Knuckleball is a special type of serve in cricket, used mainly by fast bowlers and is a kind of “slow ball” (Wandi ball). The main goal of the attacking player who uses the Knuckleball is to trick the batsman into entering the game earlier than planned. As a result, the latter either misses the ball or sends it high in the air, making it easier for the field players to intercept.
The peculiarity of the Knuckleball is that the bowler does not use the traditional grip with the fingers but only the knuckles of the index and middle fingers. The batsman’s starting position does not show the difference, so he prepares to receive the ball as if the bowler were using a standard grip. However, the Knuckleball slows down the projectile, so the batsman will inevitably make a mistake if this serve is done properly.
Knuckleball is not a specific cricket phenomenon. The pitch was borrowed from baseball, where it has been used with success since the early twentieth century. Its inventor has not yet been established – according to some versions, it could have been Toad Ramsey (Louisville Colonels), Eddie Cicotte (Chicago White Sox) or Charles Drury (Blue Ridge League), who in turn taught this serve to Eddie Rommel.
Interestingly, the original Knuckleball was performed with only two fingers (index and middle). Subsequently, Ed Summers proposed an adaptation of the service, which also involved the thumb holding the ball from below. Some players went even further, holding the projectile before the serve with the tips of their nails.
The key effect of the Knuckleball – namely, the unpredictable trajectory of the ball plus a relatively low speed (no more than 113 km / h) – is achieved through the transition from laminar to turbulent flow. The curved seam of the baseball allows for additional reinforcement, which makes the batter’s task much more difficult and often confuses the referees. At the same time, despite the illusion of chaotic “fluttering”, in reality, with the Knuckleball, the ball makes from a quarter to a half of its usual turn, so the attacker does not even need to give it an additional spin.
Knuckleball is not in vain considered one of the most difficult serves: in baseball, there is even a popular saying “If it’s low, let it go, if it’s high, let it fly” (“If the ball goes low, let it fly, if high – let it fly”). Simply put, the batter has a chance to deflect the Knuckleball only if the ball is at an acceptable height, where it can be easily reached. Otherwise, the serve can be safely attributed to non-bearers.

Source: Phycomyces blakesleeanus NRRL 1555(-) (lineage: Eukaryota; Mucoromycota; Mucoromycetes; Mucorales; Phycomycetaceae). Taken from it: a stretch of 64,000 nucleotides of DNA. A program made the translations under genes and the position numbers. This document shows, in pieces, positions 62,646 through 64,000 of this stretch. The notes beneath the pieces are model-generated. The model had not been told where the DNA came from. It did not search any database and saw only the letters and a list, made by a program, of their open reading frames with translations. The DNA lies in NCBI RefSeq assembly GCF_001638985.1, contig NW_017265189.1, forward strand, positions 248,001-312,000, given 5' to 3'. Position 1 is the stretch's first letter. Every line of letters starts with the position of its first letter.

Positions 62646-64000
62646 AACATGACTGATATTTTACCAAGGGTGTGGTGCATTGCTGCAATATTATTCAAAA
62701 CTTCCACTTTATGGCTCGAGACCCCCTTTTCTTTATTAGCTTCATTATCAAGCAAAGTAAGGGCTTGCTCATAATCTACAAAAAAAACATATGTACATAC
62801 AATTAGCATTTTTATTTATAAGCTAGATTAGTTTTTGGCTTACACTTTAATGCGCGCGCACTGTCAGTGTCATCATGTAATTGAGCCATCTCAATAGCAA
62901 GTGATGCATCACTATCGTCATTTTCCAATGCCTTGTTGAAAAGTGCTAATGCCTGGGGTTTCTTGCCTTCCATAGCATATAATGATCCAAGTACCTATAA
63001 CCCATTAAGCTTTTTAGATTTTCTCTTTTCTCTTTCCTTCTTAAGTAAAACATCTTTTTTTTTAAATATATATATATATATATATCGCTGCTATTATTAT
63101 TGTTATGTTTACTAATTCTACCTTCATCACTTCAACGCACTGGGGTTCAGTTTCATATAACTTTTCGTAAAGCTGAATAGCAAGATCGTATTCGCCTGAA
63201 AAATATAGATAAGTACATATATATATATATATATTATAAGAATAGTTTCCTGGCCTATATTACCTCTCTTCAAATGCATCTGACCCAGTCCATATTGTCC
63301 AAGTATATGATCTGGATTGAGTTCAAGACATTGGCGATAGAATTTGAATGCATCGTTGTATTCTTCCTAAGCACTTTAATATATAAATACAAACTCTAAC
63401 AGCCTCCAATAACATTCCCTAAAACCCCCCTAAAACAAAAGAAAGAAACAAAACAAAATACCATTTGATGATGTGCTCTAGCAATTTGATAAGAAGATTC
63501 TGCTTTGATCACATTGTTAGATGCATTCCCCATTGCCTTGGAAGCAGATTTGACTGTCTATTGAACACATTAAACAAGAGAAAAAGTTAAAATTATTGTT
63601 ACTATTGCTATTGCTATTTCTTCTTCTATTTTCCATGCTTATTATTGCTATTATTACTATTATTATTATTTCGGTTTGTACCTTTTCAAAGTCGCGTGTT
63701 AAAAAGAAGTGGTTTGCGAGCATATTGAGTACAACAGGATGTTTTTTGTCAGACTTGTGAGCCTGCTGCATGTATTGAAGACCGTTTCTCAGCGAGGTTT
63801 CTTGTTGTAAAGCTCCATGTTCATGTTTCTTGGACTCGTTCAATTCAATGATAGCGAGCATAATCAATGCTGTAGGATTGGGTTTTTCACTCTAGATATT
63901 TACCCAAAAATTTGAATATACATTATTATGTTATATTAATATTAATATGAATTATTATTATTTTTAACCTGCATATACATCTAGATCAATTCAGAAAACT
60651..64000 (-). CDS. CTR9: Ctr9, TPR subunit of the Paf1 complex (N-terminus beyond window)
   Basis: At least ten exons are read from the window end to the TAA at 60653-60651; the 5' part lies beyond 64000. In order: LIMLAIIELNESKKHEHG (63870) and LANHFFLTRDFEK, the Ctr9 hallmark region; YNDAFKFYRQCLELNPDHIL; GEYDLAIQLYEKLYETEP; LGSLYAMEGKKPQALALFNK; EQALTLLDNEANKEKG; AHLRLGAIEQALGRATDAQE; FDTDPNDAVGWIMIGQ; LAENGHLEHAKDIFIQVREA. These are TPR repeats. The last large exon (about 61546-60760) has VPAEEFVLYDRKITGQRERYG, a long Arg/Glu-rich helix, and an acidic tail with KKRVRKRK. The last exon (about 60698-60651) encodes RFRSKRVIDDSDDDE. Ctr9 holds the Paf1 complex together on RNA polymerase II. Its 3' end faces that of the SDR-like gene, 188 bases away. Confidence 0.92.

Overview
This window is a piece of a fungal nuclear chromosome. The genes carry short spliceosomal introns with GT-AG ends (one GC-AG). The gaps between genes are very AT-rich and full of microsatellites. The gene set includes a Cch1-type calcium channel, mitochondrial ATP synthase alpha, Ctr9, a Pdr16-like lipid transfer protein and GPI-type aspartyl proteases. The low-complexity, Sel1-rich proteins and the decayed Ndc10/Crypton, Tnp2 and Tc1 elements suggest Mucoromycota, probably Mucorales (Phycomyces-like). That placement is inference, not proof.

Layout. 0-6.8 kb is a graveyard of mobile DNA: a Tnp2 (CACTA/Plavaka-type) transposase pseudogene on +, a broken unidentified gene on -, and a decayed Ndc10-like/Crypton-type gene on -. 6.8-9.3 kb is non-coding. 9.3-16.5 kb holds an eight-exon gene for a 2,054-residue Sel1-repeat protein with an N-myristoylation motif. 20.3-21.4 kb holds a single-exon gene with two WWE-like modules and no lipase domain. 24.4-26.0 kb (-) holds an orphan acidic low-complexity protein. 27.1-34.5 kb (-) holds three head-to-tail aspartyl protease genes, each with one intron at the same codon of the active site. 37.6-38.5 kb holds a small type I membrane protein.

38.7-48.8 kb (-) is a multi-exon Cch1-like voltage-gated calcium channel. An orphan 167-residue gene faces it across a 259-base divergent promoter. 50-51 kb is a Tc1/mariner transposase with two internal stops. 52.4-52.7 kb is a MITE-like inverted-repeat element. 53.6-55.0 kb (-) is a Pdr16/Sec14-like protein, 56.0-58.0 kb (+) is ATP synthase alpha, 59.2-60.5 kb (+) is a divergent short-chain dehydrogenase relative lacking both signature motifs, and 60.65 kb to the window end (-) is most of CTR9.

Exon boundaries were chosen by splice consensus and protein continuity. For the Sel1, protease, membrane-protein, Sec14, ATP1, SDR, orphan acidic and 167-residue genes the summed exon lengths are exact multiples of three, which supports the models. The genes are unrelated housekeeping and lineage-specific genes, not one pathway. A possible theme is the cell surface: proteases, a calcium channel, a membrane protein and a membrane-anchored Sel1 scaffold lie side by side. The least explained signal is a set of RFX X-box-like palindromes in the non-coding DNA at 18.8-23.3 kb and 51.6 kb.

However, it should be borne in mind that there is a significant difference between the Knuckleball in baseball and cricket. The fact is that the seam of a cricket ball is of the “equatorial” type, which means its trajectory, in this case, is less chaotic due to the symmetry effect.
The Knuckleball in cricket has become a kind of response to the challenges of the limited-overs format. With its help, bowlers not only increase their own chances of taking the wicket but at the same time reduce the total number of opponent’s runs at the same time. This serve is harder to read than the standard serve and even harder to predict the rebound direction, so bowlers tend to use it on the last overs to confuse the opposing batsmen and prevent them from closing the lead.
The Knuckleball was first tested on cricket fields in the late 90s of the last century. However, on the international stage, it was first used only at the 2011 Cricket World Cup, when Zahir Khan surprised the audience with a new trick. Soon the Knuckleball was adopted by Khan’s colleagues from the Indian national team – Bhuvneshwar Kumar and Deepak Chahar. Australia’s Andrew Tai followed suit, using the Knuckleball so successfully in limited-overs that it earned him a permanent spot on the national team. A few years later, Jofra Archer from the West Indies, who perfectly mastered the Knuckleball, shone at the 2019 Cricket World Cup.
Interestingly: bowlers who actively use the Knuckleball argue that for the best effect, the ball should be directed as close to the wicket stakes as possible to force the batsman to come forward ahead of time.